Men are happier in life than women - especially when it comes to appearance

Men are generally happier in life than women, particularly when it comes to their appearance, new research has found.

A detailed study into 12 aspects of modern life found men experience higher levels of happiness in seven of them, including salary, appearance and body shape.

Women's scores were higher than men in the love life, family life and sex life categories.

Overall, the average adult rates their current happiness level at an encouraging 64 per cent.

The study, commissioned by Benenden Health, also found the typical woman's happiness scored highly in general health and their living location.

Other areas in which men emerged as happier than the opposite sex were career prospects, 'how other people see you', finances and job security.

The nation's mood emerged amid a detailed study which initially asked people to opt for 'cup half full' or 'cup half empty' and then examined the reasoning behind their decision.

And the results claim to have settled the age-old debate around the popular saying, with six in ten people claiming they adopt a positive outlook overall.

The biggest barrier to feeling content in day-to-day life was money worries, which affected 46 per cent of respondents.

In fact, it would take just £132 extra a month for the average person to make ends meet and dramatically improve their overall happiness.

The researchers say this proves it's not just a big windfall that would help increase the average person's outlook on life, but in fact a relatively modest sum.


Career prospects
Current body shape/ weight
How other people see you
Your finances overall
Job security

Love life
Family life
Sex life
Living location

Unsurprisingly, those questioned said better weather would improve their mood - and would be the thing most likely to raise their optimism day to day, along with receiving more affection from a partner.

Eating a better diet, a job that is more satisfying and finally shaking a long term injury or illness all featured in the top 10 wishes for a brighter outlook.

More reassurance from the boss, spending more time with family and good performance from sports teams also featured in the list.

One of the more bizarre findings was that a third of people studied would be more optimistic in life if their partner showed them more commitment.

And, perhaps contrary to popular belief, getting hitched seems to do wonders for a brighter perspective on life with married people rating significantly happier than singles in almost all categories.

Despite this, one fifth couples said they had actually become less optimistic in life since getting married.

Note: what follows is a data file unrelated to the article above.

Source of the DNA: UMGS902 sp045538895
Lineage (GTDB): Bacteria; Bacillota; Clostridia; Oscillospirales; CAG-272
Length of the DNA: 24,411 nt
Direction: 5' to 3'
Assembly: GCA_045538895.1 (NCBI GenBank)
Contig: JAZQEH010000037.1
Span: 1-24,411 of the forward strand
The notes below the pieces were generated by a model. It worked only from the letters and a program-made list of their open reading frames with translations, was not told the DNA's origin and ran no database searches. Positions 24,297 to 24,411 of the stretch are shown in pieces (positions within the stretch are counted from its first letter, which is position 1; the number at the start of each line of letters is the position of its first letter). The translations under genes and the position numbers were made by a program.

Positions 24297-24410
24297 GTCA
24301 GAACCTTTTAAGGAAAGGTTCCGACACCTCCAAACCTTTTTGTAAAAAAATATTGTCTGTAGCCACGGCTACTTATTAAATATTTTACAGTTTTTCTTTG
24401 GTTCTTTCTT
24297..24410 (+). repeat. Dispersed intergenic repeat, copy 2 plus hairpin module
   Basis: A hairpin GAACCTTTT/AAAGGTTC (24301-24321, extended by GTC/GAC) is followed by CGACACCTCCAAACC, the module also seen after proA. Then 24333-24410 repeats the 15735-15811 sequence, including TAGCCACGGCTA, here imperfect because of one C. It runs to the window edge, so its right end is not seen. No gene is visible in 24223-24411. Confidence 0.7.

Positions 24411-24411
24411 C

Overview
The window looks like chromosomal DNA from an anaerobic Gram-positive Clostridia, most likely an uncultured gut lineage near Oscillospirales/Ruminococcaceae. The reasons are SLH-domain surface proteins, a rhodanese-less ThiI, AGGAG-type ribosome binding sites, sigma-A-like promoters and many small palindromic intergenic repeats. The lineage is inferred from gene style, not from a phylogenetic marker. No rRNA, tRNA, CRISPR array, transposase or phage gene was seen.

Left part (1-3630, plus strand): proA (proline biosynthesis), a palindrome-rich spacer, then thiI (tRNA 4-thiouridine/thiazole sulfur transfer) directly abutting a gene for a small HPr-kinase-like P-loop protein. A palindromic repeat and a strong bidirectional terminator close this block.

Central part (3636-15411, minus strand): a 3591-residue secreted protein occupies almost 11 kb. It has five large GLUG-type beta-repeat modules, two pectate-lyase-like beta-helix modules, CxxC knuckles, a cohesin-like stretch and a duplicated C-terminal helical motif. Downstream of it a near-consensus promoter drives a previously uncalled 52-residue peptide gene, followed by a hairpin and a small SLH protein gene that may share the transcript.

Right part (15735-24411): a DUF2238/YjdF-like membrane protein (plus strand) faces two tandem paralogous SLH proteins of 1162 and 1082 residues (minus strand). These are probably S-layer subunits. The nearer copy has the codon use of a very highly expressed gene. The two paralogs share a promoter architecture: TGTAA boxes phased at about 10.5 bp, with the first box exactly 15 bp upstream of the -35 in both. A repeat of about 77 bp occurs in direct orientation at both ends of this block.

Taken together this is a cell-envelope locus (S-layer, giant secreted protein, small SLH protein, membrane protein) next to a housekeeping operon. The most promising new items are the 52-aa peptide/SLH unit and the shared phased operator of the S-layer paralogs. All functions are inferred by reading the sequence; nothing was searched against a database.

When looking forwards the study was split 50/50 between those who thought they had good reason to be positive and those searching for reasons to be optimistic about their life.

However, there was a clear trend towards happiness growing with age - over 55s proved the most likely to rate themselves as an eternal optimist.

The biggest barrier to feeling content in day-to-day life was money worries, which affected 46 per cent of respondents

Interestingly, the younger generation seemed less upbeat overall and were most likely to say their outlook has become gloomier in recent times.

This trend rises directly with age, with the under 25s most likely to say their perspective on life has become more negative and the over 55s least likely to feel their optimism has declined.

The study also found despite the lingering economic doom, soaring cost of living and stagnant housing market the majority of us have adopted a Monty Python-style 'Always look on the bright side of life' attitude.

Paul Keenan of Benenden Health, which commissioned the report, said: 'Given the pessimistic economic outlook, the financial restraints everyone is under and the grim weather, it's good to discover deep down, there seems to be a positive and forward-looking attitude across Britain.

'Certainly, a positive attitude goes a long way towards creating a feeling of well-being which in turn can only be good for our long term health.

'This doesn't detract from the fact many families have real difficulties and struggles to face in the current economic climate - but perhaps serves to demonstrate the British "stiff upper lip" is alive and well in the 21st century.'

He added: 'It's interesting to see men are more likely to adopt a more upbeat view overall - although that particular finding is likely to be a debate that will rumble on and on.

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